The F-117 saga continues. Two Nighthawks have landed at the Marine Corps Air Station Miramar outside San Diego.
On Oct. 20, 2020, two F-117s have made a surprise visit to MCAS Miramar. Using their usual radio callsign “KNIGHT”, the two stealth jets have landed at the air base located north of San Diego at around 17.30LT.
While the reason for the visit is unknown, what’s certain is that the aircraft did not perform an emergency diversion: the audio obtained by The War Zone clearly proves the F-117s were not emergency traffic (otherwise they would have stated their status on their first radio call to Miramar Tower) nor did they perform any precautionary pattern. They simply followed the standard VFR recovery, reporting the Initial Point for the visual pattern.
Our reader Colin Odneal sent us a few shots he managed to take with his smartphone from his car, as he drove past Miramar on the 15 South.
If the F-117s deployed to MCAS Miramar to take part in some kind of exercise in SOCAL, then we will probably find out in the next few days. Indeed, as explained in various articles, while some of the F-117s retired in 2008 and kept in a “Type 1000” storage at Tonopah Test Range have been disassembled before being transferred to museums around the U.S., sightings of F-117s flying over Nevada and California have continued. We have reported them in 2018, in 2019 and also 2020.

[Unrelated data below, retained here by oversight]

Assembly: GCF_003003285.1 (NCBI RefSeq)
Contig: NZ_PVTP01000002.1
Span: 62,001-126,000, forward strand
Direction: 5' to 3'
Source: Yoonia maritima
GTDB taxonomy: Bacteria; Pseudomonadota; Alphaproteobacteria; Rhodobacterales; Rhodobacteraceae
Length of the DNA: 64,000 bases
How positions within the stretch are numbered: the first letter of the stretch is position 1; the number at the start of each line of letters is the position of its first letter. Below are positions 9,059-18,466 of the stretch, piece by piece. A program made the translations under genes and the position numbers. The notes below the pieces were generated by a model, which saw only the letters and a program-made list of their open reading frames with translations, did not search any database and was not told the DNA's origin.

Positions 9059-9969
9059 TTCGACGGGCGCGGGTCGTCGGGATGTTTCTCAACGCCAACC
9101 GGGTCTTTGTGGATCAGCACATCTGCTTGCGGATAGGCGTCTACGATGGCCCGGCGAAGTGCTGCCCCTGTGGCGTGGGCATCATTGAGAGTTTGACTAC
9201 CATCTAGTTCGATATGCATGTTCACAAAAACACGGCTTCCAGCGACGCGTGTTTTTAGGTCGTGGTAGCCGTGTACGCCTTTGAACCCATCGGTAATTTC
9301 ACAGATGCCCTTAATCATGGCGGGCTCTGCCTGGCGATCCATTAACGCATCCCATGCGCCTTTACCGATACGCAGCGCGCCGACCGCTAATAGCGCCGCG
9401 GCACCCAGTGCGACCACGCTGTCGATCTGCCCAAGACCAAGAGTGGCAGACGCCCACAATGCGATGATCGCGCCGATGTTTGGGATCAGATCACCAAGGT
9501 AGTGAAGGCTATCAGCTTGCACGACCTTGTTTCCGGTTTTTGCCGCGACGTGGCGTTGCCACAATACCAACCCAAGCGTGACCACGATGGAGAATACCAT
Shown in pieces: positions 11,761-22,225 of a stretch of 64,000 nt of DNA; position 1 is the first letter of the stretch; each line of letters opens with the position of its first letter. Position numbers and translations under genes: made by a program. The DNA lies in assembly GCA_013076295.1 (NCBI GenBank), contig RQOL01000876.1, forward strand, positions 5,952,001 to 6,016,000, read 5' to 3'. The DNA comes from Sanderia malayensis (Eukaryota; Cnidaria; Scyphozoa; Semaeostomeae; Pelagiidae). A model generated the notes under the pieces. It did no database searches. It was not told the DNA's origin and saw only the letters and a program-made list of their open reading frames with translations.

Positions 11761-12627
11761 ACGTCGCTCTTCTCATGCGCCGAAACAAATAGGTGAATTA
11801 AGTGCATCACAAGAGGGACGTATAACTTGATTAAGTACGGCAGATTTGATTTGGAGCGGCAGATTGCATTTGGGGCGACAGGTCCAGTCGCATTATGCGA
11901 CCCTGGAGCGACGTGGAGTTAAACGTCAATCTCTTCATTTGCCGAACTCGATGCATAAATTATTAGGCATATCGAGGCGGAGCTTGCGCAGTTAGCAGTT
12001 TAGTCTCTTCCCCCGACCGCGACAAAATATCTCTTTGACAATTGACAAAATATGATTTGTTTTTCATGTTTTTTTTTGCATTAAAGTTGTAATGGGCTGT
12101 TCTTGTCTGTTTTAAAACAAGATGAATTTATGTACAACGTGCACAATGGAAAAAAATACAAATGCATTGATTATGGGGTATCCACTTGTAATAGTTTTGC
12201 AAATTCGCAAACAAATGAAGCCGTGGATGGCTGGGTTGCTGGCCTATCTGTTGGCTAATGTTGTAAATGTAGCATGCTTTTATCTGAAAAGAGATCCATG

The appearance of the “Wobblin’ Goblin” also fuelled some rumors according to those the aircraft was re-introduced to combat in Syria and Iraq in 2017, although these claims have never been substantiated. On the other side, it seems to be confirmed that the enigmatic Black Jets have been involved in aggressor tasks during the latest Red Flag iterations.
Interestingly, this is the second time the F-117 makes the news in California lately. In fact, on Oct. 3, 2020, the Palm Springs Air Museum (PSAM), in Palm Springs, California, welcomed the F-117A #833 with a military retirement ceremony.
Upon arrival at PSAM the aircraft, nicknamed “Black Devil”, towed by a ground vehicle, was greeted by a flyby salute from two pivotal Lockheed aircraft (the WWII vintage P-38 Lightning and a first-generation T-33 Shooting Star jet) along with a water arch tribute and a final radio call from the control tower that recognized its 20-year service in the U.S. Air Force.
Update: there’s now a video that shows the touchdown of one of the two F-117s. We have published it here.